1936 ... Short 'Empire' flying boat
Interior configuration of the Short Empire flying boat

The first Empire Boat to fly was Canopus G-ADHL on 4 July 1936. The flight test program revealed few issues with test pilots from Short and Imperial Airways pleased with the design. Canopus was delivered to Imperial Airways later that summer with the first commercial taking place 22-25 October (longer due to bad weather) on the London-Marseilles route. The second Empire Boat was Caledonia G-ADHM, first flying on 15 September 1936 and delivered to Imperial Airways on 4 December 1936. She had increased fuel tankage that allowed her to become the first Empire Boat to cross the Atlantic on 5 July 1937, beating the time of a Pan American Sikorsky Clipper by 34 minutes. From September 1936 onward, Short completed the Empire Boats at the rate of one a month. Such was the need to put them into service that subsequent aircraft were delivered to Imperial Airways after each airframe's maiden flight! The last Empire Boat of the original 28-aircraft order was Coorong G-AEVI, delivered on 26 February 1938. With the two Empire Boats that preceded it on the production line, Coogee G-AEUG and Corio G-AEUH, those last three aircraft were delivered to QANTAS for operation on the Australian portion of the Empire Air Mail Scheme. 
The predecessor to Air New Zealand, Tasman Airways had three Empire boats
(Air New Zealand)
Imperial Airways was so pleased with the Empire Boats that in 1937 another eleven aircraft were ordered from Short. The 39 aircraft total was the largest single order for British commercial aircraft at the time. The first three of the second order were built to the same production standard as the original 28-aircraft order- those three aircraft, Carpenteria, Coolangatta, and Cooee, were delivered to QANTAS to bring their fleet of Empire Boats up to six. The rest of the second production block were built to S.30 standard which involved a change to the Bristol Perseus engine (890 hp) versus the Bristol Pegasus (920 hp) used on the S.23 version. Though lower in horsepower and an increased weight from structural beef up in the hull, the S.30 versions had near-identical performance thanks to drag reduction. Champion G-AFCT was the first S.30 boat laid down, but it was Cabot G-AFCU that flew first as it was needed by Shorts for flight testing. The last three Empire Boats from this second order were delivered to Tasman Airways for use on the Sydney-Auckland portion of the Empire Air Mail Scheme. 

A single S.30 Empire Boat was ordered in 1939, Cathay G-AFKZ was delivered to Imperial Airways in March 1940 just before the airline was renamed British Overseas Airways Corporation or BOAC. Three more Empire Boats were ordered after Cathay was ordered, but those three aircraft reverted back to the original Bristol Pegasus engine and were designated S.33. Only two of those aircraft were completed and delivered in April and May 1940, Clifton G-AFPZ and Cleopatra G-AFRA. The third planned S.33 aircraft was never built. 

S.26/G-Class Empire Boat Golden Hind
(Profile Publications)
As the S.30/S.33 production began to wind down as most of the British aircraft industry turned its attention to wartime production and Short devoted more resources to the Sunderland program, a final development of the Empire Boats was ordered. The G-Class or S.26, was a scaled up variant of the original S.23/S.30/S.33 design that incorporated some of the Sunderland's design features. First to fly was Golden Hind G-AFCI on 14 July 1939 followed by Golden Fleece G-AFCJ on 8 July 1940 and finally the last Empire Boat built, Golden Horn G-AFCK on 21 January 1940. The larger size of these  three G-Class aircraft would have allowed nonstop trans-Atlantic services to Canada and the United States, but wartime demands had all three of these aircraft put into RAF service as VIP transports armed with defensive turrets. Only Golden Hind survived the Second World War. Used by the Ministry of Aviation postwar, she was returned to BOAC in 1948 but the airline wasn't in too much of a hurry to put her back in service as she was damaged during a 1954 storm and scrapped soon afterwards.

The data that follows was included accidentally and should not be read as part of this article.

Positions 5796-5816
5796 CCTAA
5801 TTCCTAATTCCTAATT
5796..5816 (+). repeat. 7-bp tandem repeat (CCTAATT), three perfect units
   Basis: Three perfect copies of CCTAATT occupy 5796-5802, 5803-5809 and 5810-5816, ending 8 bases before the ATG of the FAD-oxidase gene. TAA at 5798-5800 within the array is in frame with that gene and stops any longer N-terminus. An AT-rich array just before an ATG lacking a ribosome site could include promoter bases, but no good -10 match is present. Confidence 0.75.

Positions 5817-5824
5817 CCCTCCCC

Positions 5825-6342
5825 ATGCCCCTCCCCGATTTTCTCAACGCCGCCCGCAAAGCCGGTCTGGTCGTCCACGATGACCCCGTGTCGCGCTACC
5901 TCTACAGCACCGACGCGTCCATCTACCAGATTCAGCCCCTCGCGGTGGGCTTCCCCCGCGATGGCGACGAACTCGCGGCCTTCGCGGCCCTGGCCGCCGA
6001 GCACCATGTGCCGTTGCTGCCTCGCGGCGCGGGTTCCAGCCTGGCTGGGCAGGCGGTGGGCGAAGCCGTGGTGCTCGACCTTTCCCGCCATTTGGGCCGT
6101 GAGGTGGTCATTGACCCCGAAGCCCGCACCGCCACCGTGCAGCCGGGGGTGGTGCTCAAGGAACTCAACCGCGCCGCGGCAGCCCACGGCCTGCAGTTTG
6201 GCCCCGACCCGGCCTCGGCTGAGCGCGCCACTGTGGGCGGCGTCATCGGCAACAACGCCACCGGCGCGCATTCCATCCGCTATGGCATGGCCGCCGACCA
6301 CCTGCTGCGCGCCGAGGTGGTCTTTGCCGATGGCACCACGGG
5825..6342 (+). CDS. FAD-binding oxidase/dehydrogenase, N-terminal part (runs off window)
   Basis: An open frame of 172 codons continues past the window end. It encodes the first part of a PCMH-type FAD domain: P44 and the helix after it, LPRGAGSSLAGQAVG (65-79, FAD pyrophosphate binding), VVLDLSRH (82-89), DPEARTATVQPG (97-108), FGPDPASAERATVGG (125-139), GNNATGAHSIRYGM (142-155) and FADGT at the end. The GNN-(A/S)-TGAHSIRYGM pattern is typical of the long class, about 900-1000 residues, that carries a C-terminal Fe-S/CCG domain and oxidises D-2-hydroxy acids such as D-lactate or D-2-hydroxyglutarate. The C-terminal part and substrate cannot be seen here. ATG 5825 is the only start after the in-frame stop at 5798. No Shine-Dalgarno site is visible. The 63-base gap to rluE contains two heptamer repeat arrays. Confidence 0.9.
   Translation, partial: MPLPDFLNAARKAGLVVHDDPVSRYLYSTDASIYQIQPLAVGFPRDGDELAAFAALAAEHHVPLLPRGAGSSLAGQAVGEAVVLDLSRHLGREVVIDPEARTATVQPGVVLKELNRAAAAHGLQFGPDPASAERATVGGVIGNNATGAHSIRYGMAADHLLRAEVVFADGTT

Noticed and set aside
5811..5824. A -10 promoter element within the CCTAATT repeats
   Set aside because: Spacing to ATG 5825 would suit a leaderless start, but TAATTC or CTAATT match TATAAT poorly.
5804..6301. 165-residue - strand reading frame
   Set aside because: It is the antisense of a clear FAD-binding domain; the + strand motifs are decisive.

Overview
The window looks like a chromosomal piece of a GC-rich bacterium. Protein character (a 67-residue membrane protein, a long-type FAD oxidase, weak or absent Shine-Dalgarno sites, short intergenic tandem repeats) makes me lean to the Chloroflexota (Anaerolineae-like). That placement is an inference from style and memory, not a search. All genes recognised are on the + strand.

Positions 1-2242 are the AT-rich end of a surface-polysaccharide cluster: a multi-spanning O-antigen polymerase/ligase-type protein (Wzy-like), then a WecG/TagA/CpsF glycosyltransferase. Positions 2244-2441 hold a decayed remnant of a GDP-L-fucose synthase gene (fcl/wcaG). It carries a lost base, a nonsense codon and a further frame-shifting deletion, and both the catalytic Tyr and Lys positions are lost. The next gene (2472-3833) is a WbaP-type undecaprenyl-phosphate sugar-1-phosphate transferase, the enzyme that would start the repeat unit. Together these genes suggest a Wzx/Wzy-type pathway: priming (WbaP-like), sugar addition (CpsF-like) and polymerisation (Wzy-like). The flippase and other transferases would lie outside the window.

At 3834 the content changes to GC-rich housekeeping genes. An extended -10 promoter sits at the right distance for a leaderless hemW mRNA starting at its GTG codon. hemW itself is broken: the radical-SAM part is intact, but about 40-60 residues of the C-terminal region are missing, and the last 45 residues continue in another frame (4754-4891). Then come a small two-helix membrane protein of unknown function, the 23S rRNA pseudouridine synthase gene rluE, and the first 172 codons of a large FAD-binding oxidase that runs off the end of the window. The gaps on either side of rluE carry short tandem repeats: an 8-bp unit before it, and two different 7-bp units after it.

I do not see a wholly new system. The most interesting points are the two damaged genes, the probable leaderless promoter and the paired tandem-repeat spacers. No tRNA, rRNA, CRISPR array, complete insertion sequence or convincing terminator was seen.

No discussion of the Short Empire Boats would be complete without taking a look at the Short-Mayo Mercury/Maia composite piggyback aircraft, but that will be the subject of a future article!

There's a common misconception that the Short Sunderland was a military derivative of the Empire Boat. The aircraft were developed in parallel to two different but broadly similar specifications that allowed Short to share some design elements between the two designs. The Short Sunderland was the result of Air Ministry Specification R.2/33 issued on 23 September 1933 for a large four-engined flying boat for the Royal Air Force to use in the maritime patrol and anti-submarine role. Imperial Airways had started its discussions with Short but had not formalized anything until the 1934 passage the Empire Air Mail Scheme. This accounts for why work on the first Empire Boat went so smoothly and quickly from the 1935 to the first flight of Canopus the following year- Short had done plenty of *similar* engineering work on the Sunderland program already. While there was no Empire Boat prototype, much of the work already done on the Sunderland undoubtedly helped. The first Sunderland prototype flew 16 October 1937, about 15 months after the first flight of the Empire Boat Canopus

Sources: Sunderland: The RAF's Legendary Protector of the Sea Lanes, Aeroplane Icons, February 2012. "Sunderland Story" by Martyn Chorlton, pp 6-17. "The Short Empire Boats" by Geoffrey Norris. Profile Publications, No. 84, 1966.